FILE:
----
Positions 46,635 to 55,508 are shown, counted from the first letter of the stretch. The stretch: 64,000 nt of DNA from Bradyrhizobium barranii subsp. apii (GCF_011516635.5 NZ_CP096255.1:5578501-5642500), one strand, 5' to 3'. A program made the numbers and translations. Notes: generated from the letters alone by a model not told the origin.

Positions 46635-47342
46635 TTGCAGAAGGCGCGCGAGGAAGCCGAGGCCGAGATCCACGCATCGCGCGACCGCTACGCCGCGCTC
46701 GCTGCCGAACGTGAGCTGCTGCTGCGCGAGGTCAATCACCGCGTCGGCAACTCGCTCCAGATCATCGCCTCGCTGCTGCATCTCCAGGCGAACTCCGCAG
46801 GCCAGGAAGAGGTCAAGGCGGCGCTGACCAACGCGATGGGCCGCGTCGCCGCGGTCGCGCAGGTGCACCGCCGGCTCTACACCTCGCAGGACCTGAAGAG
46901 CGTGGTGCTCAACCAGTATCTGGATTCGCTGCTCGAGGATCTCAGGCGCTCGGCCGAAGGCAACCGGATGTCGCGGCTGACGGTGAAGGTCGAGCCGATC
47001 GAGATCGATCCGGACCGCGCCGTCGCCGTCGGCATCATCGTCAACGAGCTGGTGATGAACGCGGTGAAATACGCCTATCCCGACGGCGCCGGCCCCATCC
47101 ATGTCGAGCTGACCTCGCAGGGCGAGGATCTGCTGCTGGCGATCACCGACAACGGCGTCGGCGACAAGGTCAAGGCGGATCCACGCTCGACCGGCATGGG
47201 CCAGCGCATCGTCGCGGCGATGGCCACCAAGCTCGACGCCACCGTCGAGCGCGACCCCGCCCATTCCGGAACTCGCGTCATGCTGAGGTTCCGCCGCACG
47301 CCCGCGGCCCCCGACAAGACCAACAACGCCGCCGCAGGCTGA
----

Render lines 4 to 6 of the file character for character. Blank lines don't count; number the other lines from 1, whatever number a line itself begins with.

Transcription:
46701 GCTGCCGAACGTGAGCTGCTGCTGCGCGAGGTCAATCACCGCGTCGGCAACTCGCTCCAGATCATCGCCTCGCTGCTGCATCTCCAGGCGAACTCCGCAG
46801 GCCAGGAAGAGGTCAAGGCGGCGCTGACCAACGCGATGGGCCGCGTCGCCGCGGTCGCGCAGGTGCACCGCCGGCTCTACACCTCGCAGGACCTGAAGAG
46901 CGTGGTGCTCAACCAGTATCTGGATTCGCTGCTCGAGGATCTCAGGCGCTCGGCCGAAGGCAACCGGATGTCGCGGCTGACGGTGAAGGTCGAGCCGATC